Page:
According to Lovelace, South Boston police had 33 marijuana possession arrests in 2009, 36 in 2010 and 30 in 2011. Five arrests were made for the distribution and sale of marijuana in 2009, and eight in 2010 and 2011.

Authorities in the Town of Halifax have made 12 arrests for marijuana possession since January 2011 and one arrest for possession of marijuana with the intent to distribute, Irby said.

According to Clark, since 2008 the sheriff’s department has made 163 arrests for possession of marijuana and 120 arrests for possession of Schedule I and II controlled substances.

Cocaine arrests account for 65 percent of the task force’s cases since 2008, George said.

Irby said one arrest was made for cocaine possession in the Town of Halifax since January of 2011.  South Boston had three arrests for crack and three for cocaine in 2009, seven for cocaine and two for crack in 2010, and 10 for cocaine in 2011.

Methamphetamine and Ecstasy arrests make up only five percent of task force cases since 2008, according to George. 

Lovelace said other drugs, pills in particular, accounted for five arrests in 2009, three in 2010 and eight in 2011.

 

Bath salts newest drug on scene

 Local law enforcement authorities said drugs continue to flow into Halifax County from area jurisdictions, other states and into the country from Europe and other foreign countries.

According to authorities, bath salts, the newest drug to hit the streets, also is now found in Halifax County.

According to George, authorities have yet to make an arrest for possession of bath salts noting its presence “isn’t that large.”

 Irby explained bath salts are a synthetic stimulant powder that gives users sensations similar to that of meth.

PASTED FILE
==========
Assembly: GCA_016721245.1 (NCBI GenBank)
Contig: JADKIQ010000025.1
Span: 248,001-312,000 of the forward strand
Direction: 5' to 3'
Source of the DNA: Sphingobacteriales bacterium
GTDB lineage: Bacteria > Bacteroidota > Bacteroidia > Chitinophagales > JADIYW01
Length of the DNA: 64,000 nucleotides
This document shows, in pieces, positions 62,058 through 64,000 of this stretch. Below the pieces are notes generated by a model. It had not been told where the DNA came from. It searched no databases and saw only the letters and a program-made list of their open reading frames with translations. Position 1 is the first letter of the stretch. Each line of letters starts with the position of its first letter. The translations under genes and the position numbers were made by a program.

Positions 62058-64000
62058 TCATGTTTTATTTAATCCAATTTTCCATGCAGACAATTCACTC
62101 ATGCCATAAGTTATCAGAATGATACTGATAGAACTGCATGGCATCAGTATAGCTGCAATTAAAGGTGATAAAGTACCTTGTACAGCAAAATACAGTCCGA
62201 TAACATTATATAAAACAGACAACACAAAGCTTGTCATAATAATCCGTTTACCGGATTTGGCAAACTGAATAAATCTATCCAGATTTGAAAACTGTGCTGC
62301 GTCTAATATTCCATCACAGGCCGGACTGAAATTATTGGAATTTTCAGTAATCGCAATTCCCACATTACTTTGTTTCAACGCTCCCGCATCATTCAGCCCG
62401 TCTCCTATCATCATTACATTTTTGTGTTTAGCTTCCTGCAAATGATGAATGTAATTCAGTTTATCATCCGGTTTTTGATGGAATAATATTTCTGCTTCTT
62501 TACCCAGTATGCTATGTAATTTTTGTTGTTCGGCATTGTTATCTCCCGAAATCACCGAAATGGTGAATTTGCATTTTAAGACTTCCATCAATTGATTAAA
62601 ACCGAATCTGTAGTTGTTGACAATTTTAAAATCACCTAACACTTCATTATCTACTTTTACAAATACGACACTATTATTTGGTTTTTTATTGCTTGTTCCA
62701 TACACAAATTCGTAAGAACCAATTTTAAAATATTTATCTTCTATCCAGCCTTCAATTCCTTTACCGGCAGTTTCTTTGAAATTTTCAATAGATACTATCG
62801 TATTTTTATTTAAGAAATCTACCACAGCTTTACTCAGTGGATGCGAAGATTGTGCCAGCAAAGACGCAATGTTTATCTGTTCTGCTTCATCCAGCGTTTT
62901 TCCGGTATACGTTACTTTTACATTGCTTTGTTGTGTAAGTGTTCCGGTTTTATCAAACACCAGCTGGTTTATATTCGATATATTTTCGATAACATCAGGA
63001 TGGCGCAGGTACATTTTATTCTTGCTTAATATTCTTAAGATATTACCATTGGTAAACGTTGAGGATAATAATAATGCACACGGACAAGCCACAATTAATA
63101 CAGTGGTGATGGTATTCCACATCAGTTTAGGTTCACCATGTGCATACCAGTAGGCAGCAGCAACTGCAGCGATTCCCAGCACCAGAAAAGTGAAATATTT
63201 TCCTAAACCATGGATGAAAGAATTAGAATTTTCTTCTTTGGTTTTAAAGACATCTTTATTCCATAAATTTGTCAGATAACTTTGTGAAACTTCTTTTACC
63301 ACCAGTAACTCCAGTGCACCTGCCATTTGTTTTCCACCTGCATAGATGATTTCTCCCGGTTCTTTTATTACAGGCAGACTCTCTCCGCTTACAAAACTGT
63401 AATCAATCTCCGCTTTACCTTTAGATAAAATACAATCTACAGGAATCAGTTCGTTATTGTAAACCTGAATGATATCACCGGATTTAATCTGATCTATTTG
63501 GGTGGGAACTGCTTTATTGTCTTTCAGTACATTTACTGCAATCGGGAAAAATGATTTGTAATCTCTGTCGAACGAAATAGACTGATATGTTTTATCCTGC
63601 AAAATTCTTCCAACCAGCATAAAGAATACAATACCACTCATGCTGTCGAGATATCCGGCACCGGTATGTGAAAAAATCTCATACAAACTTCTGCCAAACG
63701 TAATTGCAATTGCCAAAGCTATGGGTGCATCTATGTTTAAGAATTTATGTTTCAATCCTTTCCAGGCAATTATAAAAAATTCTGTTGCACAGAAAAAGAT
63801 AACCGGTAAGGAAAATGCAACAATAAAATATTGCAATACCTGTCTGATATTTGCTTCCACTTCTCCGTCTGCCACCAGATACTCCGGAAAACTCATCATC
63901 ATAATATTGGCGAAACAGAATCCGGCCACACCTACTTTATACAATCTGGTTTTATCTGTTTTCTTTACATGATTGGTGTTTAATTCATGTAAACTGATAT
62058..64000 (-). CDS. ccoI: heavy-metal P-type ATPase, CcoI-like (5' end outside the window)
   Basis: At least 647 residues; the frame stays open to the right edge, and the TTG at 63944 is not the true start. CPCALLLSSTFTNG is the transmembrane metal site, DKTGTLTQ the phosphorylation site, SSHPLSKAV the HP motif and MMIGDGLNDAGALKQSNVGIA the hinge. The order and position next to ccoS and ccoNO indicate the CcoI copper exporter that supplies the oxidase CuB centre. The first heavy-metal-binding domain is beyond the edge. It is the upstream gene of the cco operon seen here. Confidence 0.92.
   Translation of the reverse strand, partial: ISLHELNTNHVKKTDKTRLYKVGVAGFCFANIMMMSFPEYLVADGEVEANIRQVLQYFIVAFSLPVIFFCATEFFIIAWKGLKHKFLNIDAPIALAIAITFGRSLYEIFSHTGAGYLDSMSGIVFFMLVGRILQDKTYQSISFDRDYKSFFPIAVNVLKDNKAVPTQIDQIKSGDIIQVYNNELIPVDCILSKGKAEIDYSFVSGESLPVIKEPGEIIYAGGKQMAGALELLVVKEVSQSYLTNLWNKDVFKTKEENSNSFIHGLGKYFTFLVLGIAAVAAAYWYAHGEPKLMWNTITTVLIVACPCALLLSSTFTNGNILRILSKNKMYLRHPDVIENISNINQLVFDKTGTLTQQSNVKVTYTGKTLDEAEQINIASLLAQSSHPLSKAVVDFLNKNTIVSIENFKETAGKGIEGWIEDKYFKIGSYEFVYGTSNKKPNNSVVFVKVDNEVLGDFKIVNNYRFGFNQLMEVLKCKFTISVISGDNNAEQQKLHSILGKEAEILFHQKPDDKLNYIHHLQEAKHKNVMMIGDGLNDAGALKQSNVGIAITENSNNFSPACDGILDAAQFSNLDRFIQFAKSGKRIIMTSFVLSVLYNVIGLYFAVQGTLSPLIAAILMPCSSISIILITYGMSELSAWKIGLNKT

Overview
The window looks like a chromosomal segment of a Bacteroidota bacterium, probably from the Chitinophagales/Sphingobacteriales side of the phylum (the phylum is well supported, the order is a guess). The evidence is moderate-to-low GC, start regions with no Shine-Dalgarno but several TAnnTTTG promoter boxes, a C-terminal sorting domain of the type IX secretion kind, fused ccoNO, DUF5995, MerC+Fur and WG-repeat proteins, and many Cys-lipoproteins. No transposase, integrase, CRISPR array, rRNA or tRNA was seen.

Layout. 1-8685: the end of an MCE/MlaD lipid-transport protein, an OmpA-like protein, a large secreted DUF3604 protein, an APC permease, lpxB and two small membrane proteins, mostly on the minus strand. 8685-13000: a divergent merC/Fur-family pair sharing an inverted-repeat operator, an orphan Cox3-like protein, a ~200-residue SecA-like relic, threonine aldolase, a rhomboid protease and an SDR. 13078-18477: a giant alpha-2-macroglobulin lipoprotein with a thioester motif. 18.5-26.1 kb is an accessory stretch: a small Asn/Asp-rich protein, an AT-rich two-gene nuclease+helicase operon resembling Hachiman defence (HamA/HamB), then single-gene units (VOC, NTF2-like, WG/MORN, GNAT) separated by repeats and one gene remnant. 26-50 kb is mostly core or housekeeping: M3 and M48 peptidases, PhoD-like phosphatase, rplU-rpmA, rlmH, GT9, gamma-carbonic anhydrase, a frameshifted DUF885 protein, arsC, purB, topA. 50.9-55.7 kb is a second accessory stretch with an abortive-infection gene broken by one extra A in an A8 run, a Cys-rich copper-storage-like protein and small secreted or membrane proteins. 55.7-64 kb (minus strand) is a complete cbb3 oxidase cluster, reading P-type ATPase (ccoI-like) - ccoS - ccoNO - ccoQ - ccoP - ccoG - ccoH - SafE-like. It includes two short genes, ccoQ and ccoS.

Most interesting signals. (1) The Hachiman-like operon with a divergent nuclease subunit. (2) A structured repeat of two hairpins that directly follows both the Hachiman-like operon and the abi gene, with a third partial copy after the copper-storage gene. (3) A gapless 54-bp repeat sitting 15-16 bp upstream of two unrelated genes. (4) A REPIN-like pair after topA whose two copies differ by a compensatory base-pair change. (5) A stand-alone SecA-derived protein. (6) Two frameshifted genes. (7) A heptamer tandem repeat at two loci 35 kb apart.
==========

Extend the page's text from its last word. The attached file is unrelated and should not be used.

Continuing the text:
Sheriff Clark said the drug can be injected, smoked, inhaled, snorted or ingested.

George, Lovelace and McGregor said bath salts can cause elevated body temperature, elevated heart rate, altered mental state, psychosis and suicidal feelings.

Investigator Clay explained the drug tends to make people think things are crawling under their skin and cause them to pick their skin off.

Certain forms of the drug are illegal in Virginia, but authorities say changes in the chemical make up of the drug can make some forms of the drug legal.

 

Changes in drug trade over years

Local authorities agree the drug trade has changed over the years, and technology has played a large role in these changes.

The use of cell phones has changed drug culture making it much harder for law enforcement, according to George, McGregor and Lovelace. 

Before cell phones, dealers were forced to use pay phones and pagers.

Clay said although open-air drug markets have declined leaving fewer dealers on the streets, these days dealers handle their transactions via cell phones.

 

Increase in break-ins 

to fund drug habits

Local law enforcement authorities said the rise in break-ins is directly connected to drug use and the depressed economy.

They can tell whether the thief is stealing to buy drugs or just for the money depending on what is stolen.

Drug dealers usually go for the quick turn over items like lawn mowers and tools, authorities agreed.

 

Be alert

Local law enforcement authorities encourage citizens to report any suspicious activity in their neighborhood.

Things citizen should watch for include excessive traffic going in and out of a residence over a short period of time, secret conversations or transactions and if people are in the area who usually aren’t in that area.

Local law enforcement authorities said the majority of people arrested for drugs are men ranging in age from 18 to in their 30s. The race of those arrested depends largely on the type of drug being sold, demographics and location of the arrests, local law enforcement authorities agreed.

Officers realize they can never claim complete victory in the  proverbial war on drugs with new drugs and dealers constantly emerging, but each agreed they will never stop waging the battle to eradicate illegal drugs from their communities.